I frequented those online photography forums, back in the days before social media. You know the ones. Pages of people, posting and sharing their work and the majority male crowd critiquing and breaking every newbie that dared raise their head above the parapet. There was one word repeated over and over in those critiques and it started to get on my goat.
You need to make sure your exposure is perfect, or this shot won’t work.
It’s not perfect, the focus is soft and your black and white edit could do with some work.
If you crop it this way, then it’ll be perfect.
Perfect, perfect, perfect.
There was an obsessive desire to make sure everyone’s photography was perfect. And I bloody hated that.
That’s not entirely true. Early on, I wanted my work to be perfect too. I submitted my images on those forums and listened to the criticism. I kept trying and trying and was always told the same things.
It’s far from perfect. It’s flawed. It needs work.
One day I submitted a photograph that I was pretty damn proud of. I knew it wasn’t perfect. I’d missed focus, it was underexposed and a bit noisy. But there was something about the moment that I loved. It was a moment between a couple on their wedding day, their foreheads lightly touching, both smiling and holding each other in the middle of a crowded dancefloor. To my mind, it WAS perfect.
The criticism I got that day was horrific…
Wow, I hope the couple weren’t paying you for this!
You’re a really bad photographer. Don’t give up the day job.
Do you even know what ‘focus’ is?!
I was devastated.
I sat, staring at the computer screen with tears running down my face. What would it take to please these people? I thought.
And then it hit me. I wasn’t trying to please those people. I was trying to please my couples. (For the record, the couple LOVED that photograph, as much as I did.) I knew the image wasn’t perfect. I knew there were things about it that ensured it would never be ‘technically perfect’. I didn’t give a damn.
Because I loved what the photograph was. It was a split second. It was the breath shared between that couple at that moment. It was the smiles full of love. The stillness amongst the crowds dancing around them. To me, that made it all entirely perfect.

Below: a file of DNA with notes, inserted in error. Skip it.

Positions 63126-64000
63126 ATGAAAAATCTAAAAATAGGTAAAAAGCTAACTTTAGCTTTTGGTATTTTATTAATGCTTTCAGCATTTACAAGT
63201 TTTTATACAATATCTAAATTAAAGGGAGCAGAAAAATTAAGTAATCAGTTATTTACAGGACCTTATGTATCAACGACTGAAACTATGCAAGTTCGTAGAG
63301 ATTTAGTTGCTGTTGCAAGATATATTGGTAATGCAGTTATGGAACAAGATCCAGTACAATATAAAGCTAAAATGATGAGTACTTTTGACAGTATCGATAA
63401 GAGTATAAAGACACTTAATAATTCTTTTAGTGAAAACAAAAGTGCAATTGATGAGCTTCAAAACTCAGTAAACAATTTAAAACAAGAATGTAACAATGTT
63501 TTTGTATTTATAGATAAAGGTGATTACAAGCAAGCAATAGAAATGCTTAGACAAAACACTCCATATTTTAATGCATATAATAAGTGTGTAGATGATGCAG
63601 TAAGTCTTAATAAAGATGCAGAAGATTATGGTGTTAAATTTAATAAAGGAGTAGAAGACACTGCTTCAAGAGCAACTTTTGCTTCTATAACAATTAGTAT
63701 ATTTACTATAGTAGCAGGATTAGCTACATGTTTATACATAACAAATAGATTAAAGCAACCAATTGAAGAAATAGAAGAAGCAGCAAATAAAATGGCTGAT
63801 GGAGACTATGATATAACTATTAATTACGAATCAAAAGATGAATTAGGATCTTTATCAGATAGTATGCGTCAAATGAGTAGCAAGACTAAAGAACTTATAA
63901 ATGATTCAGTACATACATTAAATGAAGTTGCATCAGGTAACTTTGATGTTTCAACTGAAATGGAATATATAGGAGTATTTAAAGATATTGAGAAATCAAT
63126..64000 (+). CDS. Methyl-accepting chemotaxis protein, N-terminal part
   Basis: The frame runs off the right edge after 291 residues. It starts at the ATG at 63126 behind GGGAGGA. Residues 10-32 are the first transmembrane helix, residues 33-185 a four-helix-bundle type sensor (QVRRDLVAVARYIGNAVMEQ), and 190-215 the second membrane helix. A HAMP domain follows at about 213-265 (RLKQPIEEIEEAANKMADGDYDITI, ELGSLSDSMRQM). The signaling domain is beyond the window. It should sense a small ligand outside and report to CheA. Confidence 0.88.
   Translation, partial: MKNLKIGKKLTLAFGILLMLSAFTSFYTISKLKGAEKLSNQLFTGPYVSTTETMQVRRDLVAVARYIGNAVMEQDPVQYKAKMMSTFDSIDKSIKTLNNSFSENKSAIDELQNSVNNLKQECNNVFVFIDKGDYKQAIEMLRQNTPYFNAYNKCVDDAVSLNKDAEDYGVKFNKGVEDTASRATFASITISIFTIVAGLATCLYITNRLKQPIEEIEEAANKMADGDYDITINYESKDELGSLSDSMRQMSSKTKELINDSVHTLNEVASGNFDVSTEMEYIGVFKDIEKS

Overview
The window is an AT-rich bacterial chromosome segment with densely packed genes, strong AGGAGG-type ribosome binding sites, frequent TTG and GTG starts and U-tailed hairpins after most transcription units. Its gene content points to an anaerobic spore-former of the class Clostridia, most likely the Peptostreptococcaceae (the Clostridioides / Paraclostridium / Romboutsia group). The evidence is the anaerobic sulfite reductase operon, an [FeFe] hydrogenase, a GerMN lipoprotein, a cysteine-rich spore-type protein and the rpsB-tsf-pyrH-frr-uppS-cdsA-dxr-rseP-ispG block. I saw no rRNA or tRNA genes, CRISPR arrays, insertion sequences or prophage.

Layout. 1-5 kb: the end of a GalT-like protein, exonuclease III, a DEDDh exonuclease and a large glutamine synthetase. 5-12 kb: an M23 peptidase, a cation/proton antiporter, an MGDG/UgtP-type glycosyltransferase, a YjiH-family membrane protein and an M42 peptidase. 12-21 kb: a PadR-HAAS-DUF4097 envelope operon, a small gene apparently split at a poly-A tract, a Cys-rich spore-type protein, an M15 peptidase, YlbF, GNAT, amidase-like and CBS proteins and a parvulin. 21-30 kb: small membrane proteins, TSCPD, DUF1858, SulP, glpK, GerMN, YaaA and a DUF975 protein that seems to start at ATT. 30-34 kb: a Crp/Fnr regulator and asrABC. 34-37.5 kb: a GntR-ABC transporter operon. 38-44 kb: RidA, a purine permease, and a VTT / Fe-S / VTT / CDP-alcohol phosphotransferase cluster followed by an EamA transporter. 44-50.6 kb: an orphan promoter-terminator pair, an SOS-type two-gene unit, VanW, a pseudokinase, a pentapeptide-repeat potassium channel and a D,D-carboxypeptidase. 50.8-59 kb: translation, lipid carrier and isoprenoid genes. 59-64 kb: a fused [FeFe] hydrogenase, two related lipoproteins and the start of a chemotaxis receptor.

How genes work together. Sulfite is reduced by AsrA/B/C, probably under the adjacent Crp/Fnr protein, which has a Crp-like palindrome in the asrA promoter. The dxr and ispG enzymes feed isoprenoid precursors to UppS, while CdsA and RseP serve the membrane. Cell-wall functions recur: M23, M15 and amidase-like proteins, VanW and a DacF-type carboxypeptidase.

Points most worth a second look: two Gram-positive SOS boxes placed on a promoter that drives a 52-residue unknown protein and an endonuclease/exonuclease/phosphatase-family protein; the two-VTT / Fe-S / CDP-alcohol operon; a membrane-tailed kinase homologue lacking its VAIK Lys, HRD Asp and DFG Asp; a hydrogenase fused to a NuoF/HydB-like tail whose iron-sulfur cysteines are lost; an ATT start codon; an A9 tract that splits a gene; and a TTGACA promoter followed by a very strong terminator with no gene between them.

It took me a while to understand it.
But when I did, it was a lightbulb moment. I finally understood that there was no such thing as PERFECT. But there was such a thing as ‘perfect in its own way’. I realised a photograph didn’t have to be technically perfect to be loved and adored. I realised that a sharp photograph carried no more emotion or feeling in it than an out of focus one. I realised that perfectionism didn’t matter one tiny little bit.
It took a lot of tears but I came to realise I was super proud of that image, and others like it, perfection or no perfection. And I went back into that group and stood my ground.
Years later, I was stood on a rooftop in a photography workshop with a photographer I had admired for a few years. We were photographing a gorgeous couple and I watched how everyone was working. Most were using pro equipment and shooting in manual. I felt embarrassed and ashamed of my low-grade kit and zoom lens and tried not to let anyone see I was using aperture priority.
The photographer leading the workshop turned to me, as I was taking a photograph. She said something that has stayed with me since after I asked her whether I should be trying to learn manual mode. She answered with a question of her own…
If you’re getting the shots, does it really matter?
And she was right. It didn’t matter a tiny bit. My clients had no idea whether I shot in aperture priority or manual mode. They had no idea what constituted a PERFECT PHOTOGRAPH. All they understood was that I was capturing them in photographs that meant a lot to them, looked beautiful and that THEY LOVED.
And that was all that mattered, after all.
So, if you’re worried you’re not taking perfect photographs, it’s time to let that go. It’s time to let go of perfectionism and just capture what feels right.
Listen to your gut, go with the moment, and don’t beat yourself up if you miss focus or bugger your settings up a bit. Chances are it’ll still be a GREAT photograph, and your clients or whoever you choose to share it with will love it all the same.